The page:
WASHINGTON - The government this week announced plans to apply anti- money-laundering regulations to Indian tribal casinos.
The proposed regulations are being issued under the Bank Secrecy Act, the Treasury Department's main tool for fighting financial crimes.
"Money launderers and tax evaders continue to look for new ways to hide their money," said Stanley E. Morris, director of Treasury's Financial Crimes Enforcement Network. "Casinos are cash intensive, and many offer a wide variety of financial services, similar to banks.
"Without effective regulations, they may be vulnerable to money laundering."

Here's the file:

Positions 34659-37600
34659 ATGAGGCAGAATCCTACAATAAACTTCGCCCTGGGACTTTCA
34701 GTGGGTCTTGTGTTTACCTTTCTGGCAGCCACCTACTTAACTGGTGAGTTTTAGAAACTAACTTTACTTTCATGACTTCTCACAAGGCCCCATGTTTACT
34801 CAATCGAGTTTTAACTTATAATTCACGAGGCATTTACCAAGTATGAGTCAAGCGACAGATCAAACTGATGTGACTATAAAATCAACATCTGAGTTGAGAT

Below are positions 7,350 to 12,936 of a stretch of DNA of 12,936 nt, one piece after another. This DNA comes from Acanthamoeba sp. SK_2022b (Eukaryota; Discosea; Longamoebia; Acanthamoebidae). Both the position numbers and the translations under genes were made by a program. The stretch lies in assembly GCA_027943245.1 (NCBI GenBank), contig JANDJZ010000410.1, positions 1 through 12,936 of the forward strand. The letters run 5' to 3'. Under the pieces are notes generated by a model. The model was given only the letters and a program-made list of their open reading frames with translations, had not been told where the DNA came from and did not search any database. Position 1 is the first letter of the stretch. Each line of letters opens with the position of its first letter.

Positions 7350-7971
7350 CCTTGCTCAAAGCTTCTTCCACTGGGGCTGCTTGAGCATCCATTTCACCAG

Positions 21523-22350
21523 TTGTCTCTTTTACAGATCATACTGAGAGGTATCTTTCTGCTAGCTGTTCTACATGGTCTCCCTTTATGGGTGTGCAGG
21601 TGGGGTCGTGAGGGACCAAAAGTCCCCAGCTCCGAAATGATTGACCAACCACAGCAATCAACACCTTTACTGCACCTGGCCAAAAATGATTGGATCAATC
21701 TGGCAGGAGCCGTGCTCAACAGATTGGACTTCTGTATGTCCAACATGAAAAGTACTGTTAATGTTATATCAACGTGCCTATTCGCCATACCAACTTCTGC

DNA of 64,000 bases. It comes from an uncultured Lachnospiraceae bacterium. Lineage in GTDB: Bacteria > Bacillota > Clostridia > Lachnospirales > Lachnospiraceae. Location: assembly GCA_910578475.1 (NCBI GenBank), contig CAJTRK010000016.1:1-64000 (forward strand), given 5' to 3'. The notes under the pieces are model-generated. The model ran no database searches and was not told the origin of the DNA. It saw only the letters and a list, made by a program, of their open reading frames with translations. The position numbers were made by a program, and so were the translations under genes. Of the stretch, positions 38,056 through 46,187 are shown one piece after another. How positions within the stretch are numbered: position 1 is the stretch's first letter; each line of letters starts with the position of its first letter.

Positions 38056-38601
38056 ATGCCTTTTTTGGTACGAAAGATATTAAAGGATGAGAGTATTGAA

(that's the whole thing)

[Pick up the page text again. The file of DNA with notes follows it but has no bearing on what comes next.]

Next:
More than $27 billion was wagered at 120 tribal casinos in 16 states last year, according to Fincen. Tribal casinos in another eight states are expected to open in the coming year.
"With the tremendous growth of Indian gaming, the time is right for the industry to adopt money-laundering controls," Mr. Morris said.
Like banks, state-licensed casinos already must adhere to the Bank Secrecy Act.
The National Indian Gaming Association, a trade group representing about half of the tribal casinos, supports the proposal.